Ligaments are strong fibrous connective tissue that connects bone to bone. They are found all over the body covering joints such as the ankle, knee, hips, shoulders, and spine. They are predominantly formed of collagen and are a structural component of the musculoskeletal system. A sprain is a stretching or tearing of a ligament, they can commonly get injured during activity or sports with common ligament injuries occurring being a lateral ankle sprain, which occurs when everting the ankle. The anterior cruciate ligament of the knee is also commonly injured. Sprains usually occur when the joint is forced or pushed past is the normal range of motion, which will result in damaging the ligament. There are three grades of ligament injury: grade 1, a mild ligament tear; grade 2, a moderate ligament tear, and grade 3, a complete ligament tear, otherwise known as a rupture. At the time of injury, you are likely to feel a pop, and tear alongside swelling and predominantly pain.
Types of Treatment
Grades one and two are generally treatable with rest and non-invasive procedures, however, grades 3 and 4 may need surgical intervention. Pain is the main indicator of a ligament strain, however at the time of the injury other factors such as bruising, swelling, and laxity are also monitored and help form the diagnosis. Ligaments are trained and strengthened alongside muscles; however, their lesser blood supply means that they are slower to heal and generally take longer to rehabilitate back to full strength too. A ligament injury is called a sprain, and a muscular injury is called a strain. If you have a sprain then you should follow the RICE protocol, this means you should rest, stop any exercise or activity, taking any weight off of the injured limb. Ice should then be applied to the area which is to help reduce the swelling and provide some pain relief. Compression can also be added to help support the injured area. Finally, the area should be elevated or supported under a pillow. NSAID medication can also be taken, however, it is advised that the body is allowed to undergo its inflammatory process in order for healing to be optimal. Once the injury has healed, there are a few rehabilitation steps that should take place. Therapeutic treatment by an osteopath or equivalent can help keep the area moving and provide therapeutic treatment to the affected areas. Proprioception exercises can also be prescribed which can help strengthen the ligaments and allow for a return to physical activity. Depending on the level of tear, it can take around 3-6 months to fully recover Sprains will usually resolve by themselves, however, if they are getting severely worse or not seeming to heal, then further action may be needed. MRI imaging is the best diagnostic tool for ligament injuries as they are able to pick up on minor changes to the tissue.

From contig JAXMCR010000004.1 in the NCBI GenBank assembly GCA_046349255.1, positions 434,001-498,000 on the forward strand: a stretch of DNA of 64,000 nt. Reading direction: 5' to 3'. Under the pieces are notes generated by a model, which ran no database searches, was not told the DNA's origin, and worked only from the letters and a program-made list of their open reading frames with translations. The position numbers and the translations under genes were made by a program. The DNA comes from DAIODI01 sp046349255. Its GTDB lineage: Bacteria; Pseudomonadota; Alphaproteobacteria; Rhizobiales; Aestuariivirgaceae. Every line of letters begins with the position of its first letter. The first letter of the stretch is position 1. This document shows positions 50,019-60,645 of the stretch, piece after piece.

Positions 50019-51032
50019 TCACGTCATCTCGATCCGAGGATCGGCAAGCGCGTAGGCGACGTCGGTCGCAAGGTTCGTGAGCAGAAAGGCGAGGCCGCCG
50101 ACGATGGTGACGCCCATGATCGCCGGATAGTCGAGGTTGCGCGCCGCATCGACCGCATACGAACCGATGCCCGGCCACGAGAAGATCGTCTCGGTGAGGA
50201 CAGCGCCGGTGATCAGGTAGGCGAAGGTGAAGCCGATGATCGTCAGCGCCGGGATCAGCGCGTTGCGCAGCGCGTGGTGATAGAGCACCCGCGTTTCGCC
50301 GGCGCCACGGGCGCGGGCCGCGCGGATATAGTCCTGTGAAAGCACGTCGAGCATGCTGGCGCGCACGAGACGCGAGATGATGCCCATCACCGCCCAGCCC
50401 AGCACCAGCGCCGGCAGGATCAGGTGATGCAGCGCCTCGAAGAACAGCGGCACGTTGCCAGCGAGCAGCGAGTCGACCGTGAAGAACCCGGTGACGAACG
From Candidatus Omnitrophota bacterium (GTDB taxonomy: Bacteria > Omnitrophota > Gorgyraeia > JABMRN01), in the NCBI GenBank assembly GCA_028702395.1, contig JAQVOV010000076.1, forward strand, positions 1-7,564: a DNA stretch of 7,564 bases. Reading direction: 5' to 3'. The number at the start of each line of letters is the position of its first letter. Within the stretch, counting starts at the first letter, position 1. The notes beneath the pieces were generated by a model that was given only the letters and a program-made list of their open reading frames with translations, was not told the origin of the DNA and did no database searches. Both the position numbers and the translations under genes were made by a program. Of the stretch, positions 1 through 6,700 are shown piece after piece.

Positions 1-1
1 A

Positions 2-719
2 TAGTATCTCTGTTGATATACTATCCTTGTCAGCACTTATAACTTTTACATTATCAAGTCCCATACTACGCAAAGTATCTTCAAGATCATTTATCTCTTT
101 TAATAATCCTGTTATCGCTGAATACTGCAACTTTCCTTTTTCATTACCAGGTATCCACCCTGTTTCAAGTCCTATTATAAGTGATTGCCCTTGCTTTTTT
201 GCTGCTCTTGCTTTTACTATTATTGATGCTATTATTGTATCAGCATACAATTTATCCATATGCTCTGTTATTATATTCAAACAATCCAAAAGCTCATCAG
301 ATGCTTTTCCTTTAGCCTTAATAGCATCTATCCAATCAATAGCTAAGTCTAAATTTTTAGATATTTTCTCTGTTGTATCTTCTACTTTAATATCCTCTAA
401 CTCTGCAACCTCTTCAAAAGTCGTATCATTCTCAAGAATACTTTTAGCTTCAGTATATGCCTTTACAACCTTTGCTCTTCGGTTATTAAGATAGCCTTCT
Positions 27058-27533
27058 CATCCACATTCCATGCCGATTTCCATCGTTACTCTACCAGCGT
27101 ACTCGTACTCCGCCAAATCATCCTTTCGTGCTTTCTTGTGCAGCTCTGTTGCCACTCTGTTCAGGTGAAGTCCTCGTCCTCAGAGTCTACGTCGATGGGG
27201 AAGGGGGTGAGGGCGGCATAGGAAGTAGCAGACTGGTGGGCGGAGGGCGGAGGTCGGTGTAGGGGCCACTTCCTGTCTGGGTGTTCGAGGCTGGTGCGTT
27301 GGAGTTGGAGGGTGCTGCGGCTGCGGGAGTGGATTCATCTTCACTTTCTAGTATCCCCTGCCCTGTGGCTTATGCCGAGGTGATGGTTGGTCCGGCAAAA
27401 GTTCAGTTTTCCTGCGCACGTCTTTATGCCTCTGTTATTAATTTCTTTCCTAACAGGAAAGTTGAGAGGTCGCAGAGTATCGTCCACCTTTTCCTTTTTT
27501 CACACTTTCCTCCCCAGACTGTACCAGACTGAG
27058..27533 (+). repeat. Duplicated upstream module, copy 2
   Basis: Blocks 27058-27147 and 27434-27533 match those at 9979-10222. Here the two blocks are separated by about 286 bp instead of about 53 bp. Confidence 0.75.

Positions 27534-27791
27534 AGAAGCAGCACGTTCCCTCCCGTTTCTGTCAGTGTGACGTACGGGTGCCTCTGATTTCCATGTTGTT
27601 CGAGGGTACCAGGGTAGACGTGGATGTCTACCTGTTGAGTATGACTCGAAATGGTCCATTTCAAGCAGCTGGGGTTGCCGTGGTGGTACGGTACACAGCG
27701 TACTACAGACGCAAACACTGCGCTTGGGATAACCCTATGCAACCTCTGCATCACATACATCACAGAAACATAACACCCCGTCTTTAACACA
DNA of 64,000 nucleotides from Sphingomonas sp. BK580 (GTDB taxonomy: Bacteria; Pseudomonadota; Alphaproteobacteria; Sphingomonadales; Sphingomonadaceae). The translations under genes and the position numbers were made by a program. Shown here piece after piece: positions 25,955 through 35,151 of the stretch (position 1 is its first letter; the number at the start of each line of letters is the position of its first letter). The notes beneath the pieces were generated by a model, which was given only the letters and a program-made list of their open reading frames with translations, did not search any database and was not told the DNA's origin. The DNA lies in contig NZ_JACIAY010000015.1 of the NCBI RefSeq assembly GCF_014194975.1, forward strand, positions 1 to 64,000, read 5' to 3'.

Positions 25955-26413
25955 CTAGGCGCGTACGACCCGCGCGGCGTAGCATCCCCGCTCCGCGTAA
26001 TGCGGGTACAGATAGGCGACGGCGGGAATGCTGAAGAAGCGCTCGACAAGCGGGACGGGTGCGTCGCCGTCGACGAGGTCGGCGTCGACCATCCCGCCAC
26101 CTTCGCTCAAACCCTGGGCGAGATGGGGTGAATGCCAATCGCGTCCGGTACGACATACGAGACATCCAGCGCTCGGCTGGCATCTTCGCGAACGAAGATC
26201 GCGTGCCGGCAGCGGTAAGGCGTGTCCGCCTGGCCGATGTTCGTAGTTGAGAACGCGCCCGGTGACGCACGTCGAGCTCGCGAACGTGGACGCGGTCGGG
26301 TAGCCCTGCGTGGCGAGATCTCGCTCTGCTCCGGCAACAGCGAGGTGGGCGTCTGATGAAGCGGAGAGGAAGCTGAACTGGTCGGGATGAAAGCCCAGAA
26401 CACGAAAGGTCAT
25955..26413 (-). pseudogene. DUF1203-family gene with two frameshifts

The difference between a muscular strain and a ligamentous strain is that ligaments generally take longer to heal due to their lack of blood supply and more structural and supportive role compared to muscles’ contractile role.